Edward L. Glaeser (“Boston after dark”) attempted to hold up the North End as one example of how high alcohol density can be achieved in Boston while having a relatively low rate of crime. However, a flaw in this argument is that a high proportion of the North End’s alcohol outlets are restaurants that do not stay open late, and so the North End example actually counters the case Glaeser makes to keep bars open longer.
I don’t want late-night drinking in my Boston community, nor do I want my community’s residents coming back from other Boston areas after late-night drinking. While Glaeser admits that allowing bars to stay open later in only a select part of Boston would result in what he referred to as “alco-commuting, in which late-night revelers would travel after midnight to get to the city’s one late-night spot,” he somehow supports extended bar-operating hours in multiple areas of the city without acknowledging that there would be “alco-commuting” from people living outside Boston. He admits that “extra late-night travel seems like the last thing we want.”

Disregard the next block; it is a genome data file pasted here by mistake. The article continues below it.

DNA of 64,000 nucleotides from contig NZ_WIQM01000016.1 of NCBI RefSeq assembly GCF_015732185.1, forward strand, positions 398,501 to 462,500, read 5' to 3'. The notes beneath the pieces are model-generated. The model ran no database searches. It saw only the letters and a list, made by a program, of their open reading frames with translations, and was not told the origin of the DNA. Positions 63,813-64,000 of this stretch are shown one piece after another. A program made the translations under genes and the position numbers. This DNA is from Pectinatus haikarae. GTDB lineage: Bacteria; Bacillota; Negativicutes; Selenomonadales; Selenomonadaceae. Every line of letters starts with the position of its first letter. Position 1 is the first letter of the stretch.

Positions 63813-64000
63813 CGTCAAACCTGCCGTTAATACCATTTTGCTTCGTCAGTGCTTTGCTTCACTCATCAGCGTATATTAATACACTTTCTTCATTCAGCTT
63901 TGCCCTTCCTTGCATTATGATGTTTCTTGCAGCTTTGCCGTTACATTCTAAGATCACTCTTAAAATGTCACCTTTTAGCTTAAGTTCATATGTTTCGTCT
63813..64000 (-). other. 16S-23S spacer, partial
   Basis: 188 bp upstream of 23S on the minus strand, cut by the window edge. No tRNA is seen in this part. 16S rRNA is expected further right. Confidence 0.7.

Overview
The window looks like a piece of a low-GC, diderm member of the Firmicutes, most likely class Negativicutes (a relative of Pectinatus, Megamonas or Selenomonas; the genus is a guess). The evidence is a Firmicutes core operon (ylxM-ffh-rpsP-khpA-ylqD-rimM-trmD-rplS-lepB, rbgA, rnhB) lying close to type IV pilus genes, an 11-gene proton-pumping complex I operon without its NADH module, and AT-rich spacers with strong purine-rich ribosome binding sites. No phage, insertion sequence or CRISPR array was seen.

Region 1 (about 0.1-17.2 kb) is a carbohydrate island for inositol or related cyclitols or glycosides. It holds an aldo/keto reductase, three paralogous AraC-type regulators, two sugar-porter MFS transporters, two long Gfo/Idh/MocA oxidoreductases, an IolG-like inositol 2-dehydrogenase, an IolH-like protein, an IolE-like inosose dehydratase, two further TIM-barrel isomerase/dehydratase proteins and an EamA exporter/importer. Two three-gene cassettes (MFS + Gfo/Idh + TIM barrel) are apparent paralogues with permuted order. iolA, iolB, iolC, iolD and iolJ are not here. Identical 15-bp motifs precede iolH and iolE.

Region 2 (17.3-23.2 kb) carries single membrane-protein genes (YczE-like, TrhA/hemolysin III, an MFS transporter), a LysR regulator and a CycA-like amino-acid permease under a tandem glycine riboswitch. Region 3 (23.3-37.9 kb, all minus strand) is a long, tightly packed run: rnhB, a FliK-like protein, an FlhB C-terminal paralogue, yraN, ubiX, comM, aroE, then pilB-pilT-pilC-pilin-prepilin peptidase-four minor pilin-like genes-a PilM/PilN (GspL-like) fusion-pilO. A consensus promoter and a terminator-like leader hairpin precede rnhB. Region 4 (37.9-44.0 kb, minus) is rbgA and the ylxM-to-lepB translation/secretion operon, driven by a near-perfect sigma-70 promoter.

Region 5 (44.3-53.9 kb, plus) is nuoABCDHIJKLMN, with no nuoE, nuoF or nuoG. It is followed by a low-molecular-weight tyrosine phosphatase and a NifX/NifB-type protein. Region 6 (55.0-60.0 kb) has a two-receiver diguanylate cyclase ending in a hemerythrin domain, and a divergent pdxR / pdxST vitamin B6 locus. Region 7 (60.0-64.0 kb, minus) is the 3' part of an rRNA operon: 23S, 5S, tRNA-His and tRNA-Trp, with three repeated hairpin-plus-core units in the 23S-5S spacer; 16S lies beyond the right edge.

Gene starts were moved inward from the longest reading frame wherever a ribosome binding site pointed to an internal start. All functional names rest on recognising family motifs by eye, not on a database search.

What we do want are the right kinds of travelers. Years ago I moved 1,000 miles to plant myself in a region of the country where I did not know anyone, and I did this solely because Boston has the greatest institutions and mentors. People who want to drink all night are often not the best and brightest the world has to offer.